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Will Lewis Hamilton race in F1 until he's 42 as Toto Wolff suggests? – Racingnews365.com

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The Mercedes boss says the seven-time World Champion Lewis Hamilton told him he has another five years in him, but is this realistic?
To be talking about the idea of Lewis Hamilton retiring from Formula 1 is unsettling, for it only seems like yesterday he was the fresh-faced 22-year-old dancing the McLaren promptly around the outside of teammate Fernando Alonso at the first corner of the 2007 Australian Grand Prix.
Whether it be Alonso, Sebastian Vettel, Nico Rosberg or Max Verstappen (in battle, anyhow) Hamilton has defeated all before him, and it only took a one-off interpretation of the Safety Car rulebook to deny him a record-breaking eighth title in 2021.

But there is one rival he cannot, and will not beat. It is one that claims the career of every sportsperson in the end: father time.
Hamilton is a lot closer to retirement from F1 than he is the start of his career, so it is only a matter of time before that press release from Mercedes drops and Google Trends sees a marked increase in searches for ‘Lewis Hamilton.’
His Mercedes boss Toto Wolff recently said Hamilton could go on for another five-years beyond the end of 2022. That’s the end of the 2027 season, his 21st in F1 and by the end of which he’ll be 42 – having spent half of his life as an F1 driver.
But will Hamilton do this – what does history tell us about F1 drivers in their 40’s and what does the rest of motorsport suggest?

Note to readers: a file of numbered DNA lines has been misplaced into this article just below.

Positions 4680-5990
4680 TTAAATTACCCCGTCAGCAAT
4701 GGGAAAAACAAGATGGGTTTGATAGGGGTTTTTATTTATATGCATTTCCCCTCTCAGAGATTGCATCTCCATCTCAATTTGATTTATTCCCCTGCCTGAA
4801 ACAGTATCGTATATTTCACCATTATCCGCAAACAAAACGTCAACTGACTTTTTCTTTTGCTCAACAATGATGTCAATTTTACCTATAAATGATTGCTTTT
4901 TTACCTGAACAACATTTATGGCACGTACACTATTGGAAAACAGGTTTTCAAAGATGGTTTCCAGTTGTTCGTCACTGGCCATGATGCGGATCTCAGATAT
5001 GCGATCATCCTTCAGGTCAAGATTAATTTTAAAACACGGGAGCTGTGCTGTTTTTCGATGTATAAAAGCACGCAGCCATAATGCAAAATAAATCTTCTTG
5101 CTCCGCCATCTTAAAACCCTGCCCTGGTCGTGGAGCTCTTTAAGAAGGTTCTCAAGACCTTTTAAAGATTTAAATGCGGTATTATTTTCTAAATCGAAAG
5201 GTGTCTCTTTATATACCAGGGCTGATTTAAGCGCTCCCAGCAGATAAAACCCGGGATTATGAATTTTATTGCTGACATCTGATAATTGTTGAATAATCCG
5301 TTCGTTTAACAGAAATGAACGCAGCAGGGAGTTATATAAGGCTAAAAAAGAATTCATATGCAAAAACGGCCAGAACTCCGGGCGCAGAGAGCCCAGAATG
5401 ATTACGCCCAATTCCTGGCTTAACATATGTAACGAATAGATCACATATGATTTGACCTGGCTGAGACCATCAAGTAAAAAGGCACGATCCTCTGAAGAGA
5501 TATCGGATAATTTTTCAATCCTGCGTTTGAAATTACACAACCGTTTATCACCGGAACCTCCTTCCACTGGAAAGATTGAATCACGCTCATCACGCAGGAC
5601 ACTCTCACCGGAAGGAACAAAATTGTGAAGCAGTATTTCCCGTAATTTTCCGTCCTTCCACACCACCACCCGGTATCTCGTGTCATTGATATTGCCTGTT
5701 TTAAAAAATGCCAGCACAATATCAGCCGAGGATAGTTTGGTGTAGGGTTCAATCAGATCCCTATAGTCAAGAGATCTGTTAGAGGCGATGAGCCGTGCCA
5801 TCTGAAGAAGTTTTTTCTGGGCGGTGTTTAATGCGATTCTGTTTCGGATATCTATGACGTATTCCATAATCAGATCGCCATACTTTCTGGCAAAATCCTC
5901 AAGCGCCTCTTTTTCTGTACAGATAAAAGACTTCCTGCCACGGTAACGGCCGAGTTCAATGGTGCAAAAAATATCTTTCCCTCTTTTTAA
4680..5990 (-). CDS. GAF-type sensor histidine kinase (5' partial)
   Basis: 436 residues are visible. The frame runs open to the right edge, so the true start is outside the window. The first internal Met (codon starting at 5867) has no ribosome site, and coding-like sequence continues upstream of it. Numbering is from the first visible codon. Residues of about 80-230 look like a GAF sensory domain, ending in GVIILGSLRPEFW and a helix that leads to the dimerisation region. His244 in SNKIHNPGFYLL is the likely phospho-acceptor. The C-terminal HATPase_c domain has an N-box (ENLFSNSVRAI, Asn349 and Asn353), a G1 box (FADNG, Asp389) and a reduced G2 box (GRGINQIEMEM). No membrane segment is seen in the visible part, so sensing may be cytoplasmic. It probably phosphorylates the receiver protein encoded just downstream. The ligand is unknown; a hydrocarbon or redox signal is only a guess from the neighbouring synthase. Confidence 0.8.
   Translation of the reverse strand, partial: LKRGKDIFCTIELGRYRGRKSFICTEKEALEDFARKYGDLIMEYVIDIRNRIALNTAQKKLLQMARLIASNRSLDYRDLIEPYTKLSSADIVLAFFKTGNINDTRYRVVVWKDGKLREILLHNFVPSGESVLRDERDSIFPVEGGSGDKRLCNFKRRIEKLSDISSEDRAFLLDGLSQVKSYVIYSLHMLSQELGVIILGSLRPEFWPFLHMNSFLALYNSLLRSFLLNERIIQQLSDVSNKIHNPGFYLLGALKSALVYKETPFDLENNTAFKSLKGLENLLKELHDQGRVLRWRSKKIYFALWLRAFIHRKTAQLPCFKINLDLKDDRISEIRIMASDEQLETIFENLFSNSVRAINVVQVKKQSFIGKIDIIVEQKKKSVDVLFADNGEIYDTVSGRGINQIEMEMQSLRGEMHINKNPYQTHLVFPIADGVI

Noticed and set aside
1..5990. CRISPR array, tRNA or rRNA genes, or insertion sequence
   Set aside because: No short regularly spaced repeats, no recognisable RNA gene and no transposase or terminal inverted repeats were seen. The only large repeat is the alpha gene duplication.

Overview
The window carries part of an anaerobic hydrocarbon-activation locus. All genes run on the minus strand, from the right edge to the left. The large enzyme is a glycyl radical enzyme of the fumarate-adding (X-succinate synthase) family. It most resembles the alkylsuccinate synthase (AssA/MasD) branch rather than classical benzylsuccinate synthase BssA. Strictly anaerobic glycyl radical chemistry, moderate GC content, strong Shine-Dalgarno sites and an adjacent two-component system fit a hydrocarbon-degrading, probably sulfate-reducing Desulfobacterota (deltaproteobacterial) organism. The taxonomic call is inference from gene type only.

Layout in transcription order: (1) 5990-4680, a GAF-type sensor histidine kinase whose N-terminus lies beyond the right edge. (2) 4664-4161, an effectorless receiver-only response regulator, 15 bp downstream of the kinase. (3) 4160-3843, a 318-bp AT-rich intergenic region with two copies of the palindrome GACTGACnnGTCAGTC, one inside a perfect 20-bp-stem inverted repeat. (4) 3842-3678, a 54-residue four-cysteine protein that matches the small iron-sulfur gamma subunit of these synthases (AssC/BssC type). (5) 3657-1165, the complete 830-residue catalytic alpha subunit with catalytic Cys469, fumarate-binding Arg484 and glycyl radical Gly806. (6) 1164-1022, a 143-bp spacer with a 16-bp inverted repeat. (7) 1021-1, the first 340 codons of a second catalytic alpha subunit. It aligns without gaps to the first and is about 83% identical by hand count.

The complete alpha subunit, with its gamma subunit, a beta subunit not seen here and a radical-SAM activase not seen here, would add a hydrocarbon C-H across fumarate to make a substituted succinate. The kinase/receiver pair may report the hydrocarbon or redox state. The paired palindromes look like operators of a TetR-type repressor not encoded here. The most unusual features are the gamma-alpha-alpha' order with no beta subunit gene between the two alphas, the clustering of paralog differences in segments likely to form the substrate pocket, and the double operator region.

In a recent interview with Channel 4, Mercedes boss Wolff revealed that he had spoken to Hamilton about the future, and what his plans were.
“We speak a lot together, and [a few weeks ago], we sat down and he says: ‘Well, I have another five years in me.’
“He’s the shining star in Formula 1, on and off track, I think we would lose the greatest personality that Formula 1 ever had.”
A ringing endorsement then from the boss – and the man himself has recently admitted that had he won the title in 2021 and Mercedes were competitive in ’22, he would be in a “different” place mentally about his future.
So, it seems like Hamilton is going to stick around for the medium-term, but what are the pros and cons of doing this?
Firstly, Hamilton is a winner. He will want to go out on his own terms, at a time of his choosing, preferably at the top where he feels he rightfully belongs.
Someone who has seven championships and 103 wins, at the time of writing, will not go out with a sixth-place finish in the standings and a fourth place in his final race.
And that makes Mercedes’ 2022 predicament actually a positive in getting Hamilton to stay.